How Much You Should Really Be Tipping For Room Service

Ah, tipping. The tradition of tipping began in the Middle Ages of Europe as an exchange between aristocrats and serfs, per NPR. From the feudal system to America, the practice now serves (for better or worse) as the fundamental economics of the modern service industry — at least in America. While tipping in most of Europe is pretty commonplace, some Asian cultures consider it rude. However, in the global tourism ecosystem, Americanized tipping practices are becoming more common.

When it comes to tipping for hotel room service, you'll need to consider the where, how, and how much. According to American Hotel & Lodging Association, the organization recommends tipping between 15-20% if a service charge isn't already included with the bill. It should be noted, however, that service charge is not always synonymous with gratuity. Outside of the guidelines of the "American" Hotel & Lodging Association, international travel will require a bit more research regarding tipping cultures. While tipping may depend largely on how your hotel charges and where you're traveling, there are a few ways to ensure proper tip etiquette.

Read the fine print to tip appropriate

In an article on hotel tipping by the The New York Times, the etiquette columnist Karen Cleveland put it pretty simply. She described travel as a luxury, and as such, travelers should tip for the services that support travel. That may be, but when and how much to tip can be murky, especially when there's a bunch of additional charges already included. In some cases, you'll see an extra service fee attached to a room service bill. You can interpret the charge as you'd like, and every hotel is different, but this charge is typically paying for the convenience of room service. While you may consider delivery as part of this convenience, a portion or the entire service charge may go to the hotel rather than the server, notes Go Banking Rates.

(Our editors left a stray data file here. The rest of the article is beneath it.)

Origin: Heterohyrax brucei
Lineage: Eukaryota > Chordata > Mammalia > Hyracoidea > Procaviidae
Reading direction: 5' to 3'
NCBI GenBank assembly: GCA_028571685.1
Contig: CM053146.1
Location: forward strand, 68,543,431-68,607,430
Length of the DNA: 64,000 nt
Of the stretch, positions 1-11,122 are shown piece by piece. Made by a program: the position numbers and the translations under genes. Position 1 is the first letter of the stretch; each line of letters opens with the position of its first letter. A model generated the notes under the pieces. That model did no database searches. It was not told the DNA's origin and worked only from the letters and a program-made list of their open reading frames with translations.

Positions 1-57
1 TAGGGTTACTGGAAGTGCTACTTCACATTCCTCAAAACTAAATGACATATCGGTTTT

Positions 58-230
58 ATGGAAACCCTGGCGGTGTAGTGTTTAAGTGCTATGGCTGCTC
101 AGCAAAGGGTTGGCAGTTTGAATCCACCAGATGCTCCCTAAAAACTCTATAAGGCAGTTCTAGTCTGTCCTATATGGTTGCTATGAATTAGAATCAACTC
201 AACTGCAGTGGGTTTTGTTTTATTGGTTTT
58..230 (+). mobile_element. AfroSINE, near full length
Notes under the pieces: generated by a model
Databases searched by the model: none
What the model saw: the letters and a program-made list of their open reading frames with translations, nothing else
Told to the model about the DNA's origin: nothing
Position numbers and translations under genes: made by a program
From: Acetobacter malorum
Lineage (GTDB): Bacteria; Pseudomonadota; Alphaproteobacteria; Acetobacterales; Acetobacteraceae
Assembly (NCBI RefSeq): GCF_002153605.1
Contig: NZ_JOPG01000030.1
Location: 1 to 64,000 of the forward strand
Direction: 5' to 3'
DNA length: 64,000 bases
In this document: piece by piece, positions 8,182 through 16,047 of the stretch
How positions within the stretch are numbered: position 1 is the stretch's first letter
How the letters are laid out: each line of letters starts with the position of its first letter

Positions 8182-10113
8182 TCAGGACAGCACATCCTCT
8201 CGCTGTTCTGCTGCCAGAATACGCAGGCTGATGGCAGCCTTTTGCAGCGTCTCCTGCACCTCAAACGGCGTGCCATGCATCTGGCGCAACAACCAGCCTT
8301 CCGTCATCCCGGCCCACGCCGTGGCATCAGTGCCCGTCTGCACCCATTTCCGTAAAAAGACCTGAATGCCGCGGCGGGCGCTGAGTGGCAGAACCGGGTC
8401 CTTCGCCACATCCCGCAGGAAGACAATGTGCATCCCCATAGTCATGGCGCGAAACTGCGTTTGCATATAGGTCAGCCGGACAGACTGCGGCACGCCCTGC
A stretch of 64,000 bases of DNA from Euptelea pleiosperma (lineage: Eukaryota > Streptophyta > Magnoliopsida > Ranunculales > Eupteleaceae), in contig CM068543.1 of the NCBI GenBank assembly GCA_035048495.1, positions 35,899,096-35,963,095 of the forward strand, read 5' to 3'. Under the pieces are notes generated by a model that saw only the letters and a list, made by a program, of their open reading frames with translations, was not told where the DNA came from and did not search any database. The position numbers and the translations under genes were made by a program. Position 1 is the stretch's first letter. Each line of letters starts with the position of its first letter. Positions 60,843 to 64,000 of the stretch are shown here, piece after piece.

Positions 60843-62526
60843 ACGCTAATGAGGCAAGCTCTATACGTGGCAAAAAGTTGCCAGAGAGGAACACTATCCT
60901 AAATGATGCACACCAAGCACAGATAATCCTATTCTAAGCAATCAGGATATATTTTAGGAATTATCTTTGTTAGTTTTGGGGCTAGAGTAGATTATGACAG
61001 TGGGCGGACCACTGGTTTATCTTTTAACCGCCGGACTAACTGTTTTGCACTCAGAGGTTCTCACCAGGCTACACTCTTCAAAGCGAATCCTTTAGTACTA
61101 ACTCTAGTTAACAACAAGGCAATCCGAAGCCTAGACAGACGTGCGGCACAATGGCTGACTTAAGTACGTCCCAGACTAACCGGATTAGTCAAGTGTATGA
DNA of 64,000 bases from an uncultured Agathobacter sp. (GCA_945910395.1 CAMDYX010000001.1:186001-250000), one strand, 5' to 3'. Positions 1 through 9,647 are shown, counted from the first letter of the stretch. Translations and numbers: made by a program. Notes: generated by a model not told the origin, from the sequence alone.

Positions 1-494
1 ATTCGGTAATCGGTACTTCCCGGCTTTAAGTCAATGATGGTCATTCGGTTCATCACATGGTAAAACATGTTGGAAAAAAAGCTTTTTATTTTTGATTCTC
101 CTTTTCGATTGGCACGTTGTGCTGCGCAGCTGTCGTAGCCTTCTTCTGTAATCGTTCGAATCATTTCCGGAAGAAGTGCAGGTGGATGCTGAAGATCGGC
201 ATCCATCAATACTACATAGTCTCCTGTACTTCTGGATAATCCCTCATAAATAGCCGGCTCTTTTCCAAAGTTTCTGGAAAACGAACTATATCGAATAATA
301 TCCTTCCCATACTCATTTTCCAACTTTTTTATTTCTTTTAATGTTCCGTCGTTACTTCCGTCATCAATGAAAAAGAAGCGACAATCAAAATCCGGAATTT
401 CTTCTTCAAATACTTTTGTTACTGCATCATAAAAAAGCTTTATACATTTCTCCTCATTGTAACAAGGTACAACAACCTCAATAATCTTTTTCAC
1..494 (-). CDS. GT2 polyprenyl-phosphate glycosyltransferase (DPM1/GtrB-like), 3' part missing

Some hotels will also automatically charge a gratuity between 15-20% for room service, reports USA Today. However, in the space under the baked-in gratuity, you may see another line for leaving an additional tip. While adding another 18% tip on top of the two other charges may not be necessary, you can overcome any tip-associated angst by leaving a few dollars or rounding up. If the hotel's room service bill does not include gratuity, then leaving a 15-20% tip is probably appropriate. 

Tip etiquette while traveling may take some research

For Americans, tipping is ingrained into daily life, but the practice isn't common everywhere. In other countries, service industry professionals earn most, if not all, of their income from wages instead of tips. According to Rick Steves, the pleat-panted European travel guru, each country tends to follow its own tip etiquette. If we assume tipping for room service mirrors a country's restaurant tipping culture, then some basic geographical guidelines may help.

For example, in countries around the Mediterranean, a 10% service charge is typically included, but tipping a few euros on top is common. In England, a 12.5% service charge is usually added to the bill. In this case, no tip is expected. However, when service charges aren't included in the bill, then leaving a tip that amounts to the service charge of the area is customary. 

Overall, it's just smart to perform a little research on tipping cultures before traveling internationally. As the BBC reports, in some countries, tipping is actually considered rude, especially in Japan and China. In China, tipping was considered a bribe in the past and was actually illegal. In Japanese culture, good service is expected, so giving a tip can be viewed as belittling or rude. 

In Japan, the hotel staff is actually trained on the etiquette of refusing any gratuity, and it's wise to follow their lead. Even in the culturally ​insular world of international hotels, your best bet is to just adhere to local tipping customs.